Posted by & filed under Gardening, The Homestead.

This is not a big garden year for us.

Strangely, I didn’t want to be prepping and planting two huge vegetable beds early this spring when I was a zillion months pregnant and wanting to scratch all the skin off my hands and feet. Even if Daniel had done all of the prep-work, I didn’t feel confident that I’d be able to keep it alive while I learned to keep a tiny human alive. So we decided to mostly rest the beds for the year. Lots of people use clover as a cover crop to put nutrients back in the soil. You just till it up into the soil when you’re ready to plant again. Fun fact. Did you know that clover is a legume? Clover is practically a bean. How crazy is that? So we (and by we, I mean my lovely husband) planted the smaller bed full of bush beans and pole beans as a way to refresh the garden soil and maybe have a small crop to harvest after all.

We figured maybe we’d get some beans from them and if it got too hot and burnt them to a crisp, oh well. It looked like that was the direction we were going until we had a week straight of rain.

The rain cleared, the sun shone, and I picked nearly half a bag of green beans.

Bag of Beans

 

It took me quite a while to snap them all but we ended up with four and a half pounds to put up.

Bowl of Beans

 

At that point I was so tired of dealing with this giant stack of green beans and I was pretty intimidated by the thought of blanching and freezing all of those beans. I didn’t think Samuel would stay settled long enough for me to get through them all. I searched and searched and found a lot of people saying they don’t blanch, they just stick their beans right in the freezer. I’m all for going the easy way. Especially if it’s a vegetable I’m not going to eat anyway.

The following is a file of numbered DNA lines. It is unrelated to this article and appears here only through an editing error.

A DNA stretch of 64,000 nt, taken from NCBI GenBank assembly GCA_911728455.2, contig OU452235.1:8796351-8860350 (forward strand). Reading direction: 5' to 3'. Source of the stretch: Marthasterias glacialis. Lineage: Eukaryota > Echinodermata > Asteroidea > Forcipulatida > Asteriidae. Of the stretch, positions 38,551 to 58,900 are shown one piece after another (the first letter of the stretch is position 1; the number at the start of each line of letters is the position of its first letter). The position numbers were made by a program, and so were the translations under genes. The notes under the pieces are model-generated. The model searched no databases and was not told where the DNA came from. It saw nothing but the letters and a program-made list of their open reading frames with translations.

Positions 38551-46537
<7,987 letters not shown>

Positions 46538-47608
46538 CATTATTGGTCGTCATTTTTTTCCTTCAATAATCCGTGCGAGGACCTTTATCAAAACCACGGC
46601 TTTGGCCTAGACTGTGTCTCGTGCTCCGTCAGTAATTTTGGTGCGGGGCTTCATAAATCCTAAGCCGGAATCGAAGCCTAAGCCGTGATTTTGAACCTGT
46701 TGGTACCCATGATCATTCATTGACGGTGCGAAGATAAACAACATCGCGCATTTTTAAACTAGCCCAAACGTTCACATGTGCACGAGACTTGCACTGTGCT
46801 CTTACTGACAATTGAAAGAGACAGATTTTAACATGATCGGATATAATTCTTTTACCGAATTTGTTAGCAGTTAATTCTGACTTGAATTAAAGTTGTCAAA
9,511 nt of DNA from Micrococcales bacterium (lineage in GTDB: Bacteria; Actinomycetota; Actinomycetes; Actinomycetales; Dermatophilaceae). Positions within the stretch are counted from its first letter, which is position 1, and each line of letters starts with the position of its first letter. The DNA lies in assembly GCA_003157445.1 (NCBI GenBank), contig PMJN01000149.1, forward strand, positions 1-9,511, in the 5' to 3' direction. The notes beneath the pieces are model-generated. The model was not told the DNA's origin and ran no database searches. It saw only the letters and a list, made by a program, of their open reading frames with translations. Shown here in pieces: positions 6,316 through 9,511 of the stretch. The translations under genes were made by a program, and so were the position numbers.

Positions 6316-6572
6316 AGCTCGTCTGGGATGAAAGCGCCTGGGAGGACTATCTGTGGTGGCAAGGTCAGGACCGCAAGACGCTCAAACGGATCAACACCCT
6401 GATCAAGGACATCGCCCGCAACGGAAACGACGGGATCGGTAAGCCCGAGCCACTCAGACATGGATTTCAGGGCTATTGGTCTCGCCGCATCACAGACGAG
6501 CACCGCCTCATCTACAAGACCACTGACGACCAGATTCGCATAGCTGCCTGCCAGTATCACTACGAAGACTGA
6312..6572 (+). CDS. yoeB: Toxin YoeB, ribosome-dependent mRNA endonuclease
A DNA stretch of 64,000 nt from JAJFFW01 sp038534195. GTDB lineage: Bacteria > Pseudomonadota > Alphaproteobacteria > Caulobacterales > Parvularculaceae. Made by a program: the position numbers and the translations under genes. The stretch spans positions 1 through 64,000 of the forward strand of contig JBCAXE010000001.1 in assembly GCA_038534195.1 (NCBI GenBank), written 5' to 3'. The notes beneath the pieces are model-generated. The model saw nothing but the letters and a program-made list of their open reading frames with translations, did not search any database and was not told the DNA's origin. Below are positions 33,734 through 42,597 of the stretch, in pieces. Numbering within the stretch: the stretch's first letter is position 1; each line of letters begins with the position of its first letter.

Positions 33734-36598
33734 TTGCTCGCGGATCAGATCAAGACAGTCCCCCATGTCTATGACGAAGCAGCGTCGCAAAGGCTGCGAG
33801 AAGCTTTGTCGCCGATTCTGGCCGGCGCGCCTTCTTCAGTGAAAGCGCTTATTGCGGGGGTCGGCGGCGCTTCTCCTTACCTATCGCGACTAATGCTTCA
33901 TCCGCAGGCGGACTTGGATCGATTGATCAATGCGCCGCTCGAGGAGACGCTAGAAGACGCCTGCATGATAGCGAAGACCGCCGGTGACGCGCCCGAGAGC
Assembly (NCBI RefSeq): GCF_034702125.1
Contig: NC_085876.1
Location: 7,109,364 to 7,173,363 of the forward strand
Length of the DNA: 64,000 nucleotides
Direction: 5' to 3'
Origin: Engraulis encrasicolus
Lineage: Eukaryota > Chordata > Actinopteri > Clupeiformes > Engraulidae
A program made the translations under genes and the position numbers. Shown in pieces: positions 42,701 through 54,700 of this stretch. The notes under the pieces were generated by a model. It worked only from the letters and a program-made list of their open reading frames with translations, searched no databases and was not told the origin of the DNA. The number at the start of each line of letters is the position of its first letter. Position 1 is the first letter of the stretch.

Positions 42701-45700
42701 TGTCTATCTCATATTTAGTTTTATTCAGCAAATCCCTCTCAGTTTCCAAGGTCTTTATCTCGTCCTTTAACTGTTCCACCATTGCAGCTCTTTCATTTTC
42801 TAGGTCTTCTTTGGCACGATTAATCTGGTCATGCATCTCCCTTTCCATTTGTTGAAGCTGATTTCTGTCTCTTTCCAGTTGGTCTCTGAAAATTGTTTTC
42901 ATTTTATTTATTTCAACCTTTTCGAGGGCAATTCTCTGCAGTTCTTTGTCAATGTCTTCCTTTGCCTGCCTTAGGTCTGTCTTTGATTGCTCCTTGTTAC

Did I forget to mention that? I don’t eat green beans. I just love my husband enough to make sure he has nice home-grown frozen veggies all winter. Yes. I’m awesome. Where’s my cookie?

I was out of vacuum bags so I had to improvise. Here is how you freeze green beans in freezer bags with no vacuum.

Straw

 

Use a regular freezer bag and a drinking straw. I squeezed most of the air out and zipped the bag closed except for a hole for the straw. Then I sucked as much air out of the bag as I could and pinched the straw closed. At that point I pulled the straw out and pinched the bag the rest of the way closed. Easy peasy. Four and a half pounds made four and a half quarts of tasty (I assume) veggie goodness for the freezer.

I just picked some more beans this morning and there are even more that will be ready later in the week. If I can carve out the time I might blanch this set before I freeze just for a quality comparison.

Not bad for the year we skipped a garden!

2 Responses to “Chapter 77: Freezing our green bean harvest”

  1. Donita

    So you have finally came to the conclusion that you don’t like them….When I think of the battles!

    Reply
    • Erin

      I might have found a way to cook them that I will eat. Roasted in the oven drizzled with olive oil and garlic salt until crispy and topped with Parmesan cheese 🙂

      Reply

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